It also seems to be the case that the book has been written with two audiences in mind: the average citizen and the denizens of the swamp. The latter could include both actual or future political leaders and actual or potential apolitical bureaucrats.

In laying out both problems and solutions Bernhardt has done his best to write plain English. In truth, he’s done a fine job of that. But the subject unfortunately lends itself to getting into the weeds, if not the swamp that lurks nearby.

It must also be conceded that many of his proposals are thoroughly commonsensical. Spreading the Interior Department around the interior of the country makes very good sense. (So would doing the same thing with other departments of government.) Decreasing the ratio between permanent career staff and temporary political appointees should happen. Cheering on the courts to reduce the power of careerists to rewrite laws passed by Congress is also to be encouraged.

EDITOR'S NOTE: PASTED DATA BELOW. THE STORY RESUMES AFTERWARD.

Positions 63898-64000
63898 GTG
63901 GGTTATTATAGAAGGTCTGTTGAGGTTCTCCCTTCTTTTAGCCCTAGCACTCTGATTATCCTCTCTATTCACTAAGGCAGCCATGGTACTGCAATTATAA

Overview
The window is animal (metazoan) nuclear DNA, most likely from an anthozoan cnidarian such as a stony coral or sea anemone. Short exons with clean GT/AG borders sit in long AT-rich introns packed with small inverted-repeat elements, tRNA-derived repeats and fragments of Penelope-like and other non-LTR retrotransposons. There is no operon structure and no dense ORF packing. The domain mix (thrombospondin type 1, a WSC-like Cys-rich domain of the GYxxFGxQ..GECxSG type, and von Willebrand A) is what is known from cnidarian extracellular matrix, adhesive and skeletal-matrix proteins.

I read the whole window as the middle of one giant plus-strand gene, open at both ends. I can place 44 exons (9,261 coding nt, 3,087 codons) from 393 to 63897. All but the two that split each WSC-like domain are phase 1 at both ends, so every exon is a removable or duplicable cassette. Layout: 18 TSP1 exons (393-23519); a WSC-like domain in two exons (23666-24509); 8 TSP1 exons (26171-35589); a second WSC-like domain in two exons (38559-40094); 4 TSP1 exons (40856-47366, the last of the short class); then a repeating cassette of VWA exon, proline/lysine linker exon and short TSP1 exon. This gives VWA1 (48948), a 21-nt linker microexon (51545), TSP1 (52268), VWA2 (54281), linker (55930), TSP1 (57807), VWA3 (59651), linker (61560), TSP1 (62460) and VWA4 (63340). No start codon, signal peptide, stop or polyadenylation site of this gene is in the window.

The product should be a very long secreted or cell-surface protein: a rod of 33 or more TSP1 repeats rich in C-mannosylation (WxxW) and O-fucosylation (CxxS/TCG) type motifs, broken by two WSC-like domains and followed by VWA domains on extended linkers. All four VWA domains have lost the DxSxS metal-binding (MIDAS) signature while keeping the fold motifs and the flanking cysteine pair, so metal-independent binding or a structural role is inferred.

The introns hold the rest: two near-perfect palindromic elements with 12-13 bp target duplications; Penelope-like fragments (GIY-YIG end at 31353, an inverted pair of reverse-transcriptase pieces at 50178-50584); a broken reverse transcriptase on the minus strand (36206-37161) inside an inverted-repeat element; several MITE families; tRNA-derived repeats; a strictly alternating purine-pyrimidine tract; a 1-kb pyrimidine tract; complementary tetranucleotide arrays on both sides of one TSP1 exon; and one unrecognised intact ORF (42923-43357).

Bernhardt, the anti-bureaucrat, is even willing to entertain the idea of adding to the bureaucracy. With tongue firmly, or perhaps only slightly in cheek, he offers to create what he terms the department of SCRUB. That would be a bureau devoted to Searching for and Cutting Regulations that are Unnecessarily Burdensome. Staffed by (you guessed it) experts, SCRUB would come up with a list of regulations to be repealed and then send it to Congress for an up or down vote.